Concepts of Accounting: Managerial versus Financial

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Accounting is a vast and expansive discipline. One of the key differences in how managerial and financial accounting vary but also how both forms of accounting are extremely important to the health and success of a company. Within these accounting concepts, it is also important to understand the differences between a functional versus absorption income statement, how the cost of goods sold is different from the contribution margin and when the contribution margin is necessary to use.

Managerial accounting and financial accounting differ from each other in several respects. First, managerial accounting reports are internal, created to allow managers to analyze performance and makes adjustments where needed to optimize results. These reports also help managers know which direction to go within the company in order to enhance planning, encouragement of staff and control. By contrast, financial accounting is an externally prepared report, created for entities outside a particular organization, such as shareholders and regulators. Secondly, managerial accounting also has an impending focus, with its ultimate goal of helping managers create solid plans for the future of their organizations, whereas financial accounting uses the past to articulate previous figures. Since the past does not always determine the immediate future, managerial accounting reports are preferred by management for presently needed decisions.

Thirdly, managerial accounting also directs its attention to very specific data applicable to a particular problem a manager is facing. Financial accounting, rather, contains objective data on the whole picture, and therefore, is much too broad for singular issues. Fourthly, managerial accounting is also much more focused on speed than accuracy. Because managerial accounting relaysinformation about a specific problem to internal decision makers, it is important that a decision often be made with slightly less reliable data, in a faster amount of time, compared to financial accounting, which is much more accurate in its figures, but lacks the quickness in its delivery. Further, managerial accounting is segmented for groups within a particular company, and financial accounting takes a summary of the company as a whole and is responsible for all finance reporting of company earnings.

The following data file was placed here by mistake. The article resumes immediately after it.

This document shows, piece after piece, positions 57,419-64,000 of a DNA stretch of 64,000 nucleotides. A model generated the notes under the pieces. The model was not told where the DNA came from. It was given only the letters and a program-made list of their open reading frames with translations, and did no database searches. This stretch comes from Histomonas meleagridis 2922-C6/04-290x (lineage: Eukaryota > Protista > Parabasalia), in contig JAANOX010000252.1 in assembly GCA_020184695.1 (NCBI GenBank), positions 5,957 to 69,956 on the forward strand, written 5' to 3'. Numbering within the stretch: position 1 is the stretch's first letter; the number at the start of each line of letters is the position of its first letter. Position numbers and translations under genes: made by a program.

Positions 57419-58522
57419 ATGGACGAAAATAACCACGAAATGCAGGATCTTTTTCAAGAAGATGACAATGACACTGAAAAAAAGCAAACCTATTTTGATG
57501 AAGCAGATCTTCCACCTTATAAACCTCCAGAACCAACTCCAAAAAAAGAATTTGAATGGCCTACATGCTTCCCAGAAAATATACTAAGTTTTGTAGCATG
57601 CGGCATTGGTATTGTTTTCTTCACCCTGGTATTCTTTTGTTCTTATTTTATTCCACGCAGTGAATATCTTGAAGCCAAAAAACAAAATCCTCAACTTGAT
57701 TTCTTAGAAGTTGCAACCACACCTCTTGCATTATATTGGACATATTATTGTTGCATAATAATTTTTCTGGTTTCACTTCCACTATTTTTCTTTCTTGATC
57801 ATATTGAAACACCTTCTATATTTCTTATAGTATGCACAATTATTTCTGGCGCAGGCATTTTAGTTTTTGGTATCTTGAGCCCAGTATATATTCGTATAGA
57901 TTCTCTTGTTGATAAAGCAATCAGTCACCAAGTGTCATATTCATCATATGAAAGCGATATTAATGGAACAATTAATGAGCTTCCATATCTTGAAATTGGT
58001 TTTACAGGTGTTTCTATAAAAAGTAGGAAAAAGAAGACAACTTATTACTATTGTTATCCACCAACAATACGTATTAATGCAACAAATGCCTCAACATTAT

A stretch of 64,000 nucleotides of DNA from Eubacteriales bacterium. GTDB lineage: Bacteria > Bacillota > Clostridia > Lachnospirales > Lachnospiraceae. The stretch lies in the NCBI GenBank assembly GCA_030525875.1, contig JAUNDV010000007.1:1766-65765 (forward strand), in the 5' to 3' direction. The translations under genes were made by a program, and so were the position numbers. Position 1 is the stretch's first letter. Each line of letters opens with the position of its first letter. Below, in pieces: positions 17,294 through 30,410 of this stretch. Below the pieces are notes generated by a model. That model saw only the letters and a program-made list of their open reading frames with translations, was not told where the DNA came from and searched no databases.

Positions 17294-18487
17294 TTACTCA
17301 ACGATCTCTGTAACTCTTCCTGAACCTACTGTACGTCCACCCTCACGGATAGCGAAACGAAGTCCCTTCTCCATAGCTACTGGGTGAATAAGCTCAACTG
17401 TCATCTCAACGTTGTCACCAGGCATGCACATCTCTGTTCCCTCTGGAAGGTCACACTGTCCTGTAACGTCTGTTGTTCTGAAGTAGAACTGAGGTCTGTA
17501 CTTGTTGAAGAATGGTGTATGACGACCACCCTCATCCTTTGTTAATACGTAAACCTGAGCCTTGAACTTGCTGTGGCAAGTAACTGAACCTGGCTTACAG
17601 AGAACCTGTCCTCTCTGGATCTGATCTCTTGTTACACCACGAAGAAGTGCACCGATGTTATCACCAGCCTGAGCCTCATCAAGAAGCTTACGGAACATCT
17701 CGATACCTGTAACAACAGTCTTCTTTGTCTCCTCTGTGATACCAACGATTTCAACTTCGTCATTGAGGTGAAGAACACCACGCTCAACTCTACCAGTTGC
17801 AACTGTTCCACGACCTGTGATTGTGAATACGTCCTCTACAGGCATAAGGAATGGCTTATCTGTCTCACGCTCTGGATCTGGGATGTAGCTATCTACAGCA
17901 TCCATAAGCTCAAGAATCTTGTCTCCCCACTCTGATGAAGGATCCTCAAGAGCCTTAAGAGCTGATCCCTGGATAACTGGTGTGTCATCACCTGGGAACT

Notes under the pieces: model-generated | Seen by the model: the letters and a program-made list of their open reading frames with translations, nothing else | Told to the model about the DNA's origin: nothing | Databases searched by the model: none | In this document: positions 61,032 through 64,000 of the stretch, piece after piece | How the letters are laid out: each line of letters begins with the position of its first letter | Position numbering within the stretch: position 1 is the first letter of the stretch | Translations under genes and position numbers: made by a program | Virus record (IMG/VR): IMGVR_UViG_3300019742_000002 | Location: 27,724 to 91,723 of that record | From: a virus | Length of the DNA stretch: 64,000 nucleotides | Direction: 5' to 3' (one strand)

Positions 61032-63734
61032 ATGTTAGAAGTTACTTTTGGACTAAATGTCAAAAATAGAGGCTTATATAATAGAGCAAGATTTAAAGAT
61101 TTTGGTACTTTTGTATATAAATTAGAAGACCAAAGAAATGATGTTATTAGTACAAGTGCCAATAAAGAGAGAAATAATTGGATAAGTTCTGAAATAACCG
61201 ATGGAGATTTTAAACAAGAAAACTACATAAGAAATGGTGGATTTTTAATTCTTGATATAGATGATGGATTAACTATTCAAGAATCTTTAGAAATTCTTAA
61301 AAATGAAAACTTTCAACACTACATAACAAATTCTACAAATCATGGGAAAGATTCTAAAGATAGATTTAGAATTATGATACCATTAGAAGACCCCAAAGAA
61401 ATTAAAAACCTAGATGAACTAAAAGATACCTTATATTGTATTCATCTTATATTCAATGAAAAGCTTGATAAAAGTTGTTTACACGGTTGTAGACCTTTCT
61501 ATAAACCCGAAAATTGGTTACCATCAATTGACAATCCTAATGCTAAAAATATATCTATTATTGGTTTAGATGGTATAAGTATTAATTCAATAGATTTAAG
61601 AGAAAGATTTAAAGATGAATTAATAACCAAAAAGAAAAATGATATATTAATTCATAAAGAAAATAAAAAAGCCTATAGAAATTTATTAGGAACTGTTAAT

Fifthly, managerial accounting also adheres to different rules. When creating reports, because they are for certain users inside the company, the reports do not have to follow the Generally Accepted Accounting Principles (GAAP) whereas it is required in financial accounting that these guidelines are followed because there needs to be a way to measure the validity of the report by outside establishments. Finally, managerial accounting is a non-mandatory process and is determined by numerous problems that come up which warrant figures for a decision. Financial accounting, on the other hand, is required by law from the Securities Exchange Commission (SEC) and other tax establishments to make sure a company is not committing fraud. Because of the requirement of financial accounting, there are more accounts in this field than managerial accounting ("Difference between financial and managerial accounting," n.d.).